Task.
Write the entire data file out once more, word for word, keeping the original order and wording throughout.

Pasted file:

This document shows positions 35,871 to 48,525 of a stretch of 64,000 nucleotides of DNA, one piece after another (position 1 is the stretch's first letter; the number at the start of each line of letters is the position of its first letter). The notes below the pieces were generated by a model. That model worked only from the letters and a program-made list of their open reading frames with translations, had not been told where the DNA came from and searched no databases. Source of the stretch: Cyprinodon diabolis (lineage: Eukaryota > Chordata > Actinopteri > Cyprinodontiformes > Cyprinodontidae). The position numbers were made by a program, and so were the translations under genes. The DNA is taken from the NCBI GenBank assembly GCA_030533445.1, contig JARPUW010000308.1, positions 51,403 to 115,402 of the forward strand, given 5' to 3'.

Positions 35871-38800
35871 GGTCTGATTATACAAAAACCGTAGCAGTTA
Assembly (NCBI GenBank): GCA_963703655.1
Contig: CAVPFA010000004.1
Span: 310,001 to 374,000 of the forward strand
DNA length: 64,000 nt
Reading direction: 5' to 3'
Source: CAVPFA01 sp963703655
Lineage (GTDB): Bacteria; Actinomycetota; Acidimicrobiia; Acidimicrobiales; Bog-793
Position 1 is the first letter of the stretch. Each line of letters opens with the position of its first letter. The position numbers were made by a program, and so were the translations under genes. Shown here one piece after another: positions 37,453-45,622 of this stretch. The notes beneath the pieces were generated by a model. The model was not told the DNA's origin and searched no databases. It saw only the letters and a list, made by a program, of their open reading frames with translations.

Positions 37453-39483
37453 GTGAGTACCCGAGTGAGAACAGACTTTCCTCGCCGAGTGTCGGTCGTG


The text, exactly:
This document shows positions 35,871 to 48,525 of a stretch of 64,000 nucleotides of DNA, one piece after another (position 1 is the stretch's first letter; the number at the start of each line of letters is the position of its first letter). The notes below the pieces were generated by a model. That model worked only from the letters and a program-made list of their open reading frames with translations, had not been told where the DNA came from and searched no databases. Source of the stretch: Cyprinodon diabolis (lineage: Eukaryota > Chordata > Actinopteri > Cyprinodontiformes > Cyprinodontidae). The position numbers were made by a program, and so were the translations under genes. The DNA is taken from the NCBI GenBank assembly GCA_030533445.1, contig JARPUW010000308.1, positions 51,403 to 115,402 of the forward strand, given 5' to 3'.

Positions 35871-38800
35871 GGTCTGATTATACAAAAACCGTAGCAGTTA
Assembly (NCBI GenBank): GCA_963703655.1
Contig: CAVPFA010000004.1
Span: 310,001 to 374,000 of the forward strand
DNA length: 64,000 nt
Reading direction: 5' to 3'
Source: CAVPFA01 sp963703655
Lineage (GTDB): Bacteria; Actinomycetota; Acidimicrobiia; Acidimicrobiales; Bog-793
Position 1 is the first letter of the stretch. Each line of letters opens with the position of its first letter. The position numbers were made by a program, and so were the translations under genes. Shown here one piece after another: positions 37,453-45,622 of this stretch. The notes beneath the pieces were generated by a model. The model was not told the DNA's origin and searched no databases. It saw only the letters and a list, made by a program, of their open reading frames with translations.

Positions 37453-39483
37453 GTGAGTACCCGAGTGAGAACAGACTTTCCTCGCCGAGTGTCGGTCGTG